Missing in the Text Book: Lester Beall

Lester Beall. Rural Electrification Administration. 1937. Lithograph, 40 x 30″ (101.6 x 76.2 cm).

Lester Beall should be included in the next edition of Graphic Design: A New History. I know I’ve spoken a ton about him by now, after choosing the advertisement poster he created for the Rural Electrification Administration. I wanted to talk about him again to discuss why he should be included in the next edition of our textbook, and this opportunity to showcase a different piece of his work rather than continuing to focus Radio – Rural Electrification Administration.

As I’ve said before, Beall’s influence on the profession of graphic designers was immense. During his career throughout the 1930’s and 40’s, Beall helped shift how companies viewed designers. At the time designers were seen only to fulfill a mundane and boring role. Beall changed that view into one where designers are far more important during the branding process. Beall had thought that the role of the designer was not to simply create one thing and move on, but rather an ongoing involvement. The involvement of a designer begins with the development of a trademark, and on to the application, and finally the protection of the trademark.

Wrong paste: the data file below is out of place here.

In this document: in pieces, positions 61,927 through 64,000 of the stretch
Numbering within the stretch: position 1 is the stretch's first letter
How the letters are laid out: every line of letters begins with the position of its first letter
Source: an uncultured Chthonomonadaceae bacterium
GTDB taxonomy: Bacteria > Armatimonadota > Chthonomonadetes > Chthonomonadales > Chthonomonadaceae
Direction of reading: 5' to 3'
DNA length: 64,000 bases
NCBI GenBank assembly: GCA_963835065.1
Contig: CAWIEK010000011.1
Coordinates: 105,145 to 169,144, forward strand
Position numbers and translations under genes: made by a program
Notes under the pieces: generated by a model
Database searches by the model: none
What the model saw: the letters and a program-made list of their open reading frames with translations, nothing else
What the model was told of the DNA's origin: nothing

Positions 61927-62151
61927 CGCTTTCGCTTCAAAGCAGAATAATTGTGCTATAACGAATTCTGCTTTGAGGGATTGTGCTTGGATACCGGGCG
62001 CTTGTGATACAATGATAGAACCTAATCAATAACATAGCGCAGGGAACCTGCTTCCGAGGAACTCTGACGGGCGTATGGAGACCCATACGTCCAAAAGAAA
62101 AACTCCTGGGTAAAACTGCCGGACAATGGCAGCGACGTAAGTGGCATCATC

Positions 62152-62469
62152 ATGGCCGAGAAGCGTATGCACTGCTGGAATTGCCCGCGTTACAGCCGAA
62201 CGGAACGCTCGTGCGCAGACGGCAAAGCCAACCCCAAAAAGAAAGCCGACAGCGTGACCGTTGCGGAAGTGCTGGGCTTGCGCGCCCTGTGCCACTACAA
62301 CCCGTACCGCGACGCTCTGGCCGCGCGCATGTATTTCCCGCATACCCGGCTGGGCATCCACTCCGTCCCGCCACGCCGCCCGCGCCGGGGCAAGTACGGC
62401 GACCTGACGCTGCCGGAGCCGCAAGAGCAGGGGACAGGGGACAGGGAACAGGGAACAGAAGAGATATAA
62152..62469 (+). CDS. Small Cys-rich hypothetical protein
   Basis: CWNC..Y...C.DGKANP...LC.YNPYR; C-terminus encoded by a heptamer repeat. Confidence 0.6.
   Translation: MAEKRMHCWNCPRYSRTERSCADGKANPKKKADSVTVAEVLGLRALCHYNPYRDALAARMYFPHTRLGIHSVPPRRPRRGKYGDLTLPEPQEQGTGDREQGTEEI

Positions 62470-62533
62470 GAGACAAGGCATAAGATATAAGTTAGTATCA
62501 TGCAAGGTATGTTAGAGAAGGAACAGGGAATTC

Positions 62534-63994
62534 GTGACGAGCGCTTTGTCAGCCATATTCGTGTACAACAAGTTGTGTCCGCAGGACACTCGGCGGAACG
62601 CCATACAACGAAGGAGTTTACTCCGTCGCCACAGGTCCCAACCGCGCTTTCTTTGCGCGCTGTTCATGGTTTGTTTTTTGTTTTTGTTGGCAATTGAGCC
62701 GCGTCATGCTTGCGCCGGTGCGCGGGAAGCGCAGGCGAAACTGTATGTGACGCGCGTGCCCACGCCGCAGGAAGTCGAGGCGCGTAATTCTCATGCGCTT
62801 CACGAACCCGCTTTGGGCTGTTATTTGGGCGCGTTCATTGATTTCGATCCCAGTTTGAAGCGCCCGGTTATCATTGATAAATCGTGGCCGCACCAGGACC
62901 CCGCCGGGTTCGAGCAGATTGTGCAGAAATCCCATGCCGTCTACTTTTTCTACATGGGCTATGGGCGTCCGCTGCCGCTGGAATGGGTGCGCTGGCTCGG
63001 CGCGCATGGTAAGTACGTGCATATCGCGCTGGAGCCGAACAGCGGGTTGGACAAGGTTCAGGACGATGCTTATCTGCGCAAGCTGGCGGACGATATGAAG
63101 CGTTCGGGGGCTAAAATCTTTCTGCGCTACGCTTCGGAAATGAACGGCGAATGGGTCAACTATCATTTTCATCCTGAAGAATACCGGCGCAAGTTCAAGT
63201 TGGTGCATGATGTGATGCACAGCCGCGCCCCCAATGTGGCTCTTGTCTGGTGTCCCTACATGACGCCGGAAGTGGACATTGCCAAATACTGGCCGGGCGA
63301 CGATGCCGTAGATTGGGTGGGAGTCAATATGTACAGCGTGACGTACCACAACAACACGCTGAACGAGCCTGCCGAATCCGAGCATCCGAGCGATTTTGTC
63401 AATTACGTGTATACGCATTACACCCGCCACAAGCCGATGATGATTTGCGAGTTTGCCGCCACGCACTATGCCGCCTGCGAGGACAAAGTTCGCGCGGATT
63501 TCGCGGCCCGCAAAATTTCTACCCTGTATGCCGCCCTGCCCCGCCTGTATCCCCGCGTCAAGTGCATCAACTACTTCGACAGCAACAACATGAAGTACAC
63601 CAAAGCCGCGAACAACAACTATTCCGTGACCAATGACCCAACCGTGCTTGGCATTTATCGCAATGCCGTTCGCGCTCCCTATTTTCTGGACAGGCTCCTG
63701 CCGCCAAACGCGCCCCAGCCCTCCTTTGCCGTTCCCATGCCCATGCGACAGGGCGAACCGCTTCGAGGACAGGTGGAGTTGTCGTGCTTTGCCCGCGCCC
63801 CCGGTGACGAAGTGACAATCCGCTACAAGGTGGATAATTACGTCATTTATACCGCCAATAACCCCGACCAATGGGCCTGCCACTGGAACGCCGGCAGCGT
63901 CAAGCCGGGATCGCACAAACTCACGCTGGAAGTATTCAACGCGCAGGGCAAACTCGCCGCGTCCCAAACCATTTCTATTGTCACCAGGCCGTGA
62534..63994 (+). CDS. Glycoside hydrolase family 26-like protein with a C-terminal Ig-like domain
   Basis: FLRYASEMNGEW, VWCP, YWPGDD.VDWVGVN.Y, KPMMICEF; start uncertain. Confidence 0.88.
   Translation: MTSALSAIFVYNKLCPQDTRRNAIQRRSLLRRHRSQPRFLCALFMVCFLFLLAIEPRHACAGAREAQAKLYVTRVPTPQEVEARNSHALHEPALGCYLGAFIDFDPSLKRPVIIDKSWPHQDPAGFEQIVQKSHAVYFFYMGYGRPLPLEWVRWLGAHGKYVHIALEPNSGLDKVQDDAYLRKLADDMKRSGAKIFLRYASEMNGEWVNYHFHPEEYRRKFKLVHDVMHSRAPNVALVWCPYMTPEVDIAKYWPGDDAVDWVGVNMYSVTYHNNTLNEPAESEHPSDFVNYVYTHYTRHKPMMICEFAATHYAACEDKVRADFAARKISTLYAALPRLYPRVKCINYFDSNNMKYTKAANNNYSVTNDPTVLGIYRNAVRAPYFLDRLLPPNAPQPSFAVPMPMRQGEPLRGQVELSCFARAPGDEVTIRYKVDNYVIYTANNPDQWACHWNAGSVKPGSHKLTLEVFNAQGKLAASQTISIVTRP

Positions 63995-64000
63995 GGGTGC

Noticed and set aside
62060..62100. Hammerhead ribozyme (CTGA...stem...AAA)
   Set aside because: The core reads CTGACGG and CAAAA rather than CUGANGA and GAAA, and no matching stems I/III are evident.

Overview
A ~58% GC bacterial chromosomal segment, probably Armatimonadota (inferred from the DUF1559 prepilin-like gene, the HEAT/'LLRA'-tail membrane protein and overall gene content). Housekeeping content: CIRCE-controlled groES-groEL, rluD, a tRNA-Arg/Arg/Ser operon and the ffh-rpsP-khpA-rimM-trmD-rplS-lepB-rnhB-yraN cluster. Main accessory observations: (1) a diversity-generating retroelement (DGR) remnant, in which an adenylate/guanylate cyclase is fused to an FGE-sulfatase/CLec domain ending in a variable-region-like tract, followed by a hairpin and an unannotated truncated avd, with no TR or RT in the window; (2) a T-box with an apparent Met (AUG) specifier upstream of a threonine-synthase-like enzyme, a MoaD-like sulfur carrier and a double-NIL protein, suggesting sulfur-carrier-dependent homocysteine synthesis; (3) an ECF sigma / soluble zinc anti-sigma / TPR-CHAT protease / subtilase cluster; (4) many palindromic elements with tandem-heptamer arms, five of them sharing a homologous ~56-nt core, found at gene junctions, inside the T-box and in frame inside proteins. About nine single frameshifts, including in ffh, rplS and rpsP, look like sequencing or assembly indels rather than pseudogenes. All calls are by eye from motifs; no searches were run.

Taking a look at his piece included in his series for the Rural electrification Administration, which is considered to be one of the greatest American posters of all time, a photomontage of an American boy and girl looking towards the future in front of a pattern reminiscence of the American flag. Lester Beall’s frequent combination of photos in his posters, coupled with his precise execution of typography and bold colours placed him a head of his contemporaries in North America. Beall found inspiration in the works of both students and teachers of the Bauhaus school in Germany. His bold use of colours, perspective, and photomontage can be traced back to his Bauhaus contemporaries.

I feel that a designer who’s work and attitude to the field of graphic design should be included in the textbook, regardless of how well known or popular his or her work was, should be studied.

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